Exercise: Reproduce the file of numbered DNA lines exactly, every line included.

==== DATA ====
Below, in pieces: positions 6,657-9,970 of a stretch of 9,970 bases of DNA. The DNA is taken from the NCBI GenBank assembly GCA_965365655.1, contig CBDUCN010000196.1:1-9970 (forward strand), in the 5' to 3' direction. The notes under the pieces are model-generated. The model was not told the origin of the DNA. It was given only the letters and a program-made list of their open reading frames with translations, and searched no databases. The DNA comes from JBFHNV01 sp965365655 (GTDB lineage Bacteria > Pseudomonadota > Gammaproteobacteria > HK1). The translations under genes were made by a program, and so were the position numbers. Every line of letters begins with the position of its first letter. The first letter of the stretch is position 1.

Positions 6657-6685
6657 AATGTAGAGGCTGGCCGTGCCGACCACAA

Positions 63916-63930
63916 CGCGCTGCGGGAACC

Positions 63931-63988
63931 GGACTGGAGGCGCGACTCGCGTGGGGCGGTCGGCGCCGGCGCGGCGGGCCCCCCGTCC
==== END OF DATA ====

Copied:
Below, in pieces: positions 6,657-9,970 of a stretch of 9,970 bases of DNA. The DNA is taken from the NCBI GenBank assembly GCA_965365655.1, contig CBDUCN010000196.1:1-9970 (forward strand), in the 5' to 3' direction. The notes under the pieces are model-generated. The model was not told the origin of the DNA. It was given only the letters and a program-made list of their open reading frames with translations, and searched no databases. The DNA comes from JBFHNV01 sp965365655 (GTDB lineage Bacteria > Pseudomonadota > Gammaproteobacteria > HK1). The translations under genes were made by a program, and so were the position numbers. Every line of letters begins with the position of its first letter. The first letter of the stretch is position 1.

Positions 6657-6685
6657 AATGTAGAGGCTGGCCGTGCCGACCACAA

Positions 63916-63930
63916 CGCGCTGCGGGAACC

Positions 63931-63988
63931 GGACTGGAGGCGCGACTCGCGTGGGGCGGTCGGCGCCGGCGCGGCGGGCCCCCCGTCC